Patient and provider perceptions of Internet-delivered cognitive behavior therapy for recent cancer survivors



Although most cancer survivors adjust well, a subset experiences clinical levels of anxiety and depression following cancer treatment. Internet-delivered cognitive behavior therapy (iCBT) is a promising intervention for symptoms of anxiety and depression among survivors; however, patient and provider perceptions of iCBT have not been examined.


We employed an exploratory qualitative method and conducted semi-structured interviews with 13 cancer survivors and 10 providers to examine iCBT strengths and weaknesses, areas for improvement, and perceived barriers to program completion. A thematic content analysis approach was used to analyze the data.


The majority of survivors liked the flexible, convenient, and private nature of the program. Many viewed the program as helping them feel less alone following cancer treatment. Areas of improvement included suggestions of additional information regarding cancer treatment side effects. Barriers to completing the program were identified by a minority of survivors and included finding time to complete the program and current symptoms. Providers liked the program’s accessibility and its ability to provide support to patients after cancer treatment. All providers perceived the program as useful in their current work with survivors. Concerns around the fit of the program (e.g., for particular patients) were expressed by a minority of providers.


Results provide additional evidence for the acceptability of an iCBT program among recent cancer survivors and providers in oncology settings. The current study highlights the value of research exploring iCBT for cancer survivors and provides insights for other groups considering Internet-delivered care for survivors.

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We are grateful to all of the cancer survivors and providers for their time and insights that made this study possible. At the time that this research was conducted, the first author, Dr. Nicole Alberts, was funded by a Frederick Banting and Charles Best Canada Graduate Scholarship—Doctoral Award from the Canadian Institutes of Health Research, Ottawa, ON, Canada.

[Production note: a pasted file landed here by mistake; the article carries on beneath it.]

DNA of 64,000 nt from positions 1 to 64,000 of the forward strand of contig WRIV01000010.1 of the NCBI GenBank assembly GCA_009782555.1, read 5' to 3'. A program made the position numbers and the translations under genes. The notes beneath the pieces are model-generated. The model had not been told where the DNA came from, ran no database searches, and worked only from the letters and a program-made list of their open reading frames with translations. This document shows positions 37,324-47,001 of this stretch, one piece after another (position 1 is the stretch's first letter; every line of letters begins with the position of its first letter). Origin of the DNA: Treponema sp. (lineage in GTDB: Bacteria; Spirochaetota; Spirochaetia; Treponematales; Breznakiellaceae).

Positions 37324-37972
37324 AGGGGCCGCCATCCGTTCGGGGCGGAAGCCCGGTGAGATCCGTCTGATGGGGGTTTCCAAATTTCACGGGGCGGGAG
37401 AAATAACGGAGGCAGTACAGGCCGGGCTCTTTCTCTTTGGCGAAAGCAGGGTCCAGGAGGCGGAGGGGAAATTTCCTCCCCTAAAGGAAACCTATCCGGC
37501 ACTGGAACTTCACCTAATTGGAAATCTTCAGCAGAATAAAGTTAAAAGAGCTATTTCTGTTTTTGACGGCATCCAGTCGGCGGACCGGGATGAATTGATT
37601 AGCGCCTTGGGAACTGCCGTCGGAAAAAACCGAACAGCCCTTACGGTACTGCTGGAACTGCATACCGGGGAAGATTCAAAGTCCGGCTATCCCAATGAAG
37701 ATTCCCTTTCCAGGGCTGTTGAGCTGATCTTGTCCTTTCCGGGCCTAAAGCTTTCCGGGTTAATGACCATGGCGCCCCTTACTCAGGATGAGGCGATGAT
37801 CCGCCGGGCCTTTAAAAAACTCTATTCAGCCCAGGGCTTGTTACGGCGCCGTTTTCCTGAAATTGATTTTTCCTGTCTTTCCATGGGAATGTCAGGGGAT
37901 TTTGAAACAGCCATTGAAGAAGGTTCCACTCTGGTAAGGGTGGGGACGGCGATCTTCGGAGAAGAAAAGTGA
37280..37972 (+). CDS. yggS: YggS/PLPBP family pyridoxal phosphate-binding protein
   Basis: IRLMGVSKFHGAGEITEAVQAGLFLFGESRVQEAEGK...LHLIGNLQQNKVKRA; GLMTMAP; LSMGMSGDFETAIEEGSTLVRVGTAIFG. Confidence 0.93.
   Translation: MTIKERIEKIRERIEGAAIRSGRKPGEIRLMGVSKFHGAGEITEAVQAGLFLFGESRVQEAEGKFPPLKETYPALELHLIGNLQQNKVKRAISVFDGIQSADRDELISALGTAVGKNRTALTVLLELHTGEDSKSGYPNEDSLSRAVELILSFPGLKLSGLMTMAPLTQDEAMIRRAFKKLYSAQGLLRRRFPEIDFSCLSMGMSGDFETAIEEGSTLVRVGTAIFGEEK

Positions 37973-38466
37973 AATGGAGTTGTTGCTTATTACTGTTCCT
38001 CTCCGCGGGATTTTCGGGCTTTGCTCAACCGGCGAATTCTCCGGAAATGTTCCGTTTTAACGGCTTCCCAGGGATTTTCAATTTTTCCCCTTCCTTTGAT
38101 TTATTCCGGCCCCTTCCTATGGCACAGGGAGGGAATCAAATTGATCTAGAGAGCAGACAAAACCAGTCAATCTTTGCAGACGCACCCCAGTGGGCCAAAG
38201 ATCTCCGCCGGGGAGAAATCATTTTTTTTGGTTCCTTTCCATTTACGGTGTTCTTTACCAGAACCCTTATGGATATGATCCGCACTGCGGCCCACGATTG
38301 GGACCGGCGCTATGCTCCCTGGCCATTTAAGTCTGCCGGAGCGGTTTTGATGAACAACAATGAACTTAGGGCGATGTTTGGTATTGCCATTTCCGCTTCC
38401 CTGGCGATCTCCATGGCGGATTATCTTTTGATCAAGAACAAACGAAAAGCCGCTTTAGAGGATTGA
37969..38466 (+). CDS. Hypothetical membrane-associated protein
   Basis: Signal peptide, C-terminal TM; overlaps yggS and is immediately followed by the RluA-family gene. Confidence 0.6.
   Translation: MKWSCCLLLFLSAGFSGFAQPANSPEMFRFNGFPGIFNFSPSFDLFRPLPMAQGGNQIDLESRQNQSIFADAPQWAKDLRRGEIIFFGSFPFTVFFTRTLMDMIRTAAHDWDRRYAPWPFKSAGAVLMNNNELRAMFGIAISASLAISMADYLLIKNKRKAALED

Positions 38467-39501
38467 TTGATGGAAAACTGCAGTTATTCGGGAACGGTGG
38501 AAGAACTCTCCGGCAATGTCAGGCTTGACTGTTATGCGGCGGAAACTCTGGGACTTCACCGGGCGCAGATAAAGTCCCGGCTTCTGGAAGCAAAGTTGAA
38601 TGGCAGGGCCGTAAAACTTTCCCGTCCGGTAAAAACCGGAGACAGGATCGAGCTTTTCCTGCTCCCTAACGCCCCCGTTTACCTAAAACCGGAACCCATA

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Corresponding author

Correspondence to Nicole M. Alberts.

Ethics declarations

The study was approved by the Human Research Ethics Committees, and the component involving survivor interviews was registered, in conjunction with the feasibility trial, with the Current Controlled Trials Register (ISRCTN60887190).

Conflict of interest

Dr. Alberts and the co-authors, Drs. Hadjistavropoulos, Titov, and Dear do not have any interests that might be interpreted as influencing the current study. At the time that this research was conducted, the first author, Dr. Alberts, was funded by a Frederick Banting and Charles Best Canada Graduate Scholarship—Doctoral Award from the Canadian Institutes of Health Research, Ottawa, ON, Canada. Dr. Alberts does not have a financial relationship with the Canadian Institutes of Health Research. Dr. Alberts has full control of all primary data and agrees to allow Supportive Care in Cancer to review the data if requested.

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Alberts, N.M., Hadjistavropoulos, H.D., Titov, N. et al. Patient and provider perceptions of Internet-delivered cognitive behavior therapy for recent cancer survivors. Support Care Cancer 26, 597–603 (2018).

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  • Cancer
  • Cognitive behavior therapy
  • Internet-delivered
  • Survivorship
  • Anxiety
  • Depression